The shaky science of fitness

Seems that if you wait around long enough, what's old is new again.

You see it in fashion — flared jeans made a bit of a comeback a few years ago, for instance.

You see it in the news business. Dollar woes: a high dollar's going to kill our economy. Dollar woes: a low dollar's going to kill our economy.

Folks, it happens in the get-fit-quick exercise biz, too. Seems that shaking yourself into fitness is back in style.

Maybe you've seen images of fitness clubs back in the 1960s or scenes from 1950s black-and-white movies — people facing a row of machines, vibrating belts wrapped around their hips. Designed to tone your waist, firm your abs and help get rid of unwanted weight.

All it did was jiggled your fat. I remember being hooked up to one of those things at a gym in Montreal when I was still in my teens and convinced that I was far more overweight than I was.

Now, some companies are aggressively promoting machines that vibrate up to 50 times a second in three directions that will help tone muscle and let you get more out of your workout. There are pricey models designed for the gym and cheaper ones that you can use at home.

NASA's studied the concept. It's keenly interested in ways to prevent muscle atrophy and loss of bone density for astronauts who spend long periods of time in space.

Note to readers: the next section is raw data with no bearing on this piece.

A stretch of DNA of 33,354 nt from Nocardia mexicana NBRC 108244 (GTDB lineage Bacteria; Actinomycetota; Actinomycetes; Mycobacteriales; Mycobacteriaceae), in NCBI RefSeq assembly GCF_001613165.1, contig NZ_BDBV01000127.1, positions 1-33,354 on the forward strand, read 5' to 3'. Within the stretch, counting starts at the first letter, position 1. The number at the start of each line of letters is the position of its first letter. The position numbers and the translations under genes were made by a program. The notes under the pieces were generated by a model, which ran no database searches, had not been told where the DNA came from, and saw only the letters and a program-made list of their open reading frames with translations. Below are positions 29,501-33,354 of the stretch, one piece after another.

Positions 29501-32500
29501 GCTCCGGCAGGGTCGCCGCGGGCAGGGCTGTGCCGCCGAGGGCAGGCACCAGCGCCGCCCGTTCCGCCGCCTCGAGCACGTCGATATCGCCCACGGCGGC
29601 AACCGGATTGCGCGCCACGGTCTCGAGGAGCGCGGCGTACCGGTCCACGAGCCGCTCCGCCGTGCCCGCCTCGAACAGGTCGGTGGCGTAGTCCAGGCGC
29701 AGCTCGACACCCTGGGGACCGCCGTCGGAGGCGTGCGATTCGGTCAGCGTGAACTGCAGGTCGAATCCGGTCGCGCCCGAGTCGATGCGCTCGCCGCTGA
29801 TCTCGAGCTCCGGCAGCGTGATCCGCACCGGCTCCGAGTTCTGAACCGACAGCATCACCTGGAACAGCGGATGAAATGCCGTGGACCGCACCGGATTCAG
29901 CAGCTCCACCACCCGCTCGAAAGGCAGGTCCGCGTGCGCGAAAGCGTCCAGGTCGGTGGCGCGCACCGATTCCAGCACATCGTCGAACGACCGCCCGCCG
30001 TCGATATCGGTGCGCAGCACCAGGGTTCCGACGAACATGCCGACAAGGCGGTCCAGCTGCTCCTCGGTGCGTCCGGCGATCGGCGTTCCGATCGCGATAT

But some researchers are concerned about the long-term effects of exposing yourself to high levels of vibration. At least one is worried that brain damage is possible.

The U.S. Food and Drug Administration has approved one device that's marketed as an abdominal toning belt. Slendertone guarantees you'll get "strong, firmer abs in just weeks."

The device is sold as an electrical muscle stimulator. It works like those muscle stimulators a physiotherapist would use to treat you for muscle strains.

The FDA says, "while an EMS device may be able to temporarily strengthen, tone or firm a muscle, no EMS devices have been cleared at this time for weight loss, girth reduction, or for obtaining 'rock hard' abs."

The FDA further notes that based on currently available data, you won't create a major change in your appearance unless you watch your diet and add regular exercise to your routine.

And that's the bottom line. There's no shortcut to fitness.

There's no pill or machine that's going to turn a mushy midsection into abs of steel.